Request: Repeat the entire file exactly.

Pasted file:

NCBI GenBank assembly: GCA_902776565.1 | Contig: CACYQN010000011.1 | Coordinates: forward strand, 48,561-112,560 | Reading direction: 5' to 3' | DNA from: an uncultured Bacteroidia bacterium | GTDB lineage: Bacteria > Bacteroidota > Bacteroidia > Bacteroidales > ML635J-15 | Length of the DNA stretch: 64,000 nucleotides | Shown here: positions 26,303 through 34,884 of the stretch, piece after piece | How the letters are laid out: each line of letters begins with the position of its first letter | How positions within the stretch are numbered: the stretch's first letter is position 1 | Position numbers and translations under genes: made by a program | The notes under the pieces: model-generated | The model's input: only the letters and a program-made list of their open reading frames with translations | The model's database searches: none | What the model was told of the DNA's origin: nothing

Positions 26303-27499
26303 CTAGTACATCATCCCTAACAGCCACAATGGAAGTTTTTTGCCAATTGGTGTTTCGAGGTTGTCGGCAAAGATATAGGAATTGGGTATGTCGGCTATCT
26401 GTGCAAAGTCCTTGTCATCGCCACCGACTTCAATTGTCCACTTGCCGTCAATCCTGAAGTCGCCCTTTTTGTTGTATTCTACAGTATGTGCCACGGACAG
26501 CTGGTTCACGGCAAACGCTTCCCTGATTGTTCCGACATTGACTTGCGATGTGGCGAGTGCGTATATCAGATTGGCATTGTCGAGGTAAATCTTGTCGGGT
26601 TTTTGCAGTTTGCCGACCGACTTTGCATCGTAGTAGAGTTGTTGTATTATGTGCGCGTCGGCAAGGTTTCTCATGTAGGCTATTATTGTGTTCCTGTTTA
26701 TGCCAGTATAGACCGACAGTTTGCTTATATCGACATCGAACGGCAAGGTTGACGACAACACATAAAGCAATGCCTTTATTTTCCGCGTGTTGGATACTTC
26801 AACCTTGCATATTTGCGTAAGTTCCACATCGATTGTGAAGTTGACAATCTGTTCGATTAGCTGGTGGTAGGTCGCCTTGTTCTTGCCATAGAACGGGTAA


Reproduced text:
NCBI GenBank assembly: GCA_902776565.1 | Contig: CACYQN010000011.1 | Coordinates: forward strand, 48,561-112,560 | Reading direction: 5' to 3' | DNA from: an uncultured Bacteroidia bacterium | GTDB lineage: Bacteria > Bacteroidota > Bacteroidia > Bacteroidales > ML635J-15 | Length of the DNA stretch: 64,000 nucleotides | Shown here: positions 26,303 through 34,884 of the stretch, piece after piece | How the letters are laid out: each line of letters begins with the position of its first letter | How positions within the stretch are numbered: the stretch's first letter is position 1 | Position numbers and translations under genes: made by a program | The notes under the pieces: model-generated | The model's input: only the letters and a program-made list of their open reading frames with translations | The model's database searches: none | What the model was told of the DNA's origin: nothing

Positions 26303-27499
26303 CTAGTACATCATCCCTAACAGCCACAATGGAAGTTTTTTGCCAATTGGTGTTTCGAGGTTGTCGGCAAAGATATAGGAATTGGGTATGTCGGCTATCT
26401 GTGCAAAGTCCTTGTCATCGCCACCGACTTCAATTGTCCACTTGCCGTCAATCCTGAAGTCGCCCTTTTTGTTGTATTCTACAGTATGTGCCACGGACAG
26501 CTGGTTCACGGCAAACGCTTCCCTGATTGTTCCGACATTGACTTGCGATGTGGCGAGTGCGTATATCAGATTGGCATTGTCGAGGTAAATCTTGTCGGGT
26601 TTTTGCAGTTTGCCGACCGACTTTGCATCGTAGTAGAGTTGTTGTATTATGTGCGCGTCGGCAAGGTTTCTCATGTAGGCTATTATTGTGTTCCTGTTTA
26701 TGCCAGTATAGACCGACAGTTTGCTTATATCGACATCGAACGGCAAGGTTGACGACAACACATAAAGCAATGCCTTTATTTTCCGCGTGTTGGATACTTC
26801 AACCTTGCATATTTGCGTAAGTTCCACATCGATTGTGAAGTTGACAATCTGTTCGATTAGCTGGTGGTAGGTCGCCTTGTTCTTGCCATAGAACGGGTAA